If you’re 65 or older, a serious bout of the flu can compromise your entire immune system and put you at risk for major complications. This year, don’t let influenza influence your health! For boomers hitting their stride, it may come as a surprise to realize they are in the category of folks at greater risk for serious complications from the flu. Typically beginning in October, the flu remains active through February, though sporadic cases can continue as late as May. So even if you feel 25, learn why it’s time to take preventive measures.
Age & Risk
Adults 65 and older are disproportionately more likely to get the flu and far more likely to be hospitalized for it. One of the reasons for this is the gradual deterioration of the immune system due to aging, known as immunosenescence. For those with pre-existing health concerns – like frailty or low physical activity – the threat is especially real. Flu-related deaths are estimated to be six times higher in adults 65 and older than in all other age groups combined.
According to Dr. Alycia Cleinman, a geriatrician with CHI Memorial Center for Healthy Aging, “Common flu symptoms include fever, cough, generalized muscle aches, and malaise.” While adults over 65 may have some of the symptoms, they may also experience exhaustion and gastrointestinal problems like pain, nausea and vomiting, or diarrhea. (Of course, since those symptoms can mimic food poisoning or a stomach virus, it’s best to seek medical advice to confirm it’s the flu.) Phillip Smith, a pharmacist with Access Pharmacy explains, “Flu is very contagious and is characterized by a very rapid onset of symptoms – one minute you are fine and the next you aren’t.”
Typically, flu symptoms should be gone within two weeks, unless complications arise. Dr. Cleinman shares, “People 65 and older have a higher risk of flu-related complications due to immunosenescence, any immunosuppressant medications (drugs used to make the body less likely to reject a transplanted organ), secondary infections, or any underlying chronic lung disease they have, like COPD or emphysema.”
Pneumonia is one of the most common complications for older adults, and it can be especially dangerous. More common in adults with chronic lung disease, it can lead to fluid buildup and a reduced oxygen supply that might require a hospital stay.
The increased risk of cardiovascular problems is another complication to look out for. Even months after recovering from traditional flu symptoms, vascular inflammation can linger and lead to blood clots. In fact, the risk of heart attack rises 3-5 times in the first few weeks after infection, and the risk of stroke rises 2-3 times in the same period.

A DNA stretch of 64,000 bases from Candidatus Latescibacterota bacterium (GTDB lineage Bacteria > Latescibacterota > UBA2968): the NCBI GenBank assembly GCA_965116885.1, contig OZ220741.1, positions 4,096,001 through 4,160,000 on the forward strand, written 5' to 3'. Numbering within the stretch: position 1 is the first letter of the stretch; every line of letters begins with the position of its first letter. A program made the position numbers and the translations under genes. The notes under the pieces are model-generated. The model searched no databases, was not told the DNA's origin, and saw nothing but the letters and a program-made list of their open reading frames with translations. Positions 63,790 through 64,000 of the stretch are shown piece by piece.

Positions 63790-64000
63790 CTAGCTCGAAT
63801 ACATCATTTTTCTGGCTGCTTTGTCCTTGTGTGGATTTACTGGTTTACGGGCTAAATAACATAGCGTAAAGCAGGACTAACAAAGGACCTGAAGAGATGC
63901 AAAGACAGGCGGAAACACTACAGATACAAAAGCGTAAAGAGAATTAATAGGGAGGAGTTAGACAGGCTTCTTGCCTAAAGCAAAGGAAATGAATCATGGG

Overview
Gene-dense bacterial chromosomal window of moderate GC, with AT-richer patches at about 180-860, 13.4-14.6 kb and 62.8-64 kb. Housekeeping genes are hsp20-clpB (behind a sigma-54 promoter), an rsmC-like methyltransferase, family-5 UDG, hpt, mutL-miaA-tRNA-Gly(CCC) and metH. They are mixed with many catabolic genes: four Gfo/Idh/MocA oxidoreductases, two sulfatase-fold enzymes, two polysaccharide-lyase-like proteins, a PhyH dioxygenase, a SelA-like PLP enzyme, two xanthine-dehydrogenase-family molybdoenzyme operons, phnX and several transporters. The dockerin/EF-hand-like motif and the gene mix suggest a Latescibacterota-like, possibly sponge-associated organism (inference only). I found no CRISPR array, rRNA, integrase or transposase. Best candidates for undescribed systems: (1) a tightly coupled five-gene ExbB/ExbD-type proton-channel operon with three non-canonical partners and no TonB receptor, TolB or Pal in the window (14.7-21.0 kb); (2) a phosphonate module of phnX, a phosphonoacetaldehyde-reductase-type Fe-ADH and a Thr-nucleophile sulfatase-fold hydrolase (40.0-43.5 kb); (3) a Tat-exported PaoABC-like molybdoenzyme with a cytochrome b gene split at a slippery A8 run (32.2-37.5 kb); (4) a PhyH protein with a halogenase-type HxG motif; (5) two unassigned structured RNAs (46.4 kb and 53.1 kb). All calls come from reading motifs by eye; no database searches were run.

It’s also important to be on the lookout for symptoms of dehydration – like dizziness, weakness, dry mouth, and poor skin elasticity – throughout the duration of the flu. If left untreated, dehydration can severely affect an individual’s health.
The Centers for Disease Control and Prevention recommends getting a new flu shot each year, since a person’s immune protection from a vaccination can decline over time and the strains it protects against change. So, if you haven’t had your flu shot yet, get it. Medicare covers the cost for everyone over 65 as long as the provider accepts Medicare assignment.
While it is possible for you to get the flu even if you have had the vaccine (the vaccines don’t protect against every strain, just the ones expected to be the most widespread that year), your symptoms will be milder and the duration shorter. It’s the best prevention method available.
Two types are designed especially for seniors to amp up the body’s ability to create antibodies: high dose and adjuvanted. “Fluzone is the high-dose vaccine,” Smith explains. “It has four times the amount of flu antigen compared to the standard flu shot.” A two-year trial of older adults receiving it showed 24.2% lower risk of confirmed flu symptoms.
The second type, sold under the name Fluad, is an adjuvanted flu vaccine that prompts a higher antibody response than standard doses. While this vaccine was just introduced in the U.S. during the 2016-2017 season, it has been used successfully in other countries for decades.
Both improved vaccine types tend to cause more injection site reactions versus standard doses, such as redness, mild pain, swelling, or headache and muscle pain, but the risk versus reward ratio is definitive.
Make sure you’re up-to-date on a pneumococcal vaccine, too, which will protect you against pneumonia, meningitis, and bloodstream infections. “Stay away from sick people, cover your mouth when you cough or sneeze, and limit how many times you touch your face, eyes, nose, and mouth. Wash your hands with soap and water if possible, and use alcohol hand sanitizers if you don’t have access to soap and water,” Smith adds. And if you start to notice flu-like symptoms, visit the doctor immediately. Antiviral drugs can be used to reduce the threat of complications, but they need to be administered within the first two days for greatest effect.
Finally, do what your mother told you: eat right, get plenty of rest, manage stress, and let things go. It’s a busy season, so practice healthy habits. Regular exercise – even a simple walk around the block every day – will make you feel better and keep your heart healthy. As an older adult, you need to protect yourself as much as possible. It’s never too late to get vaccinated for flu season!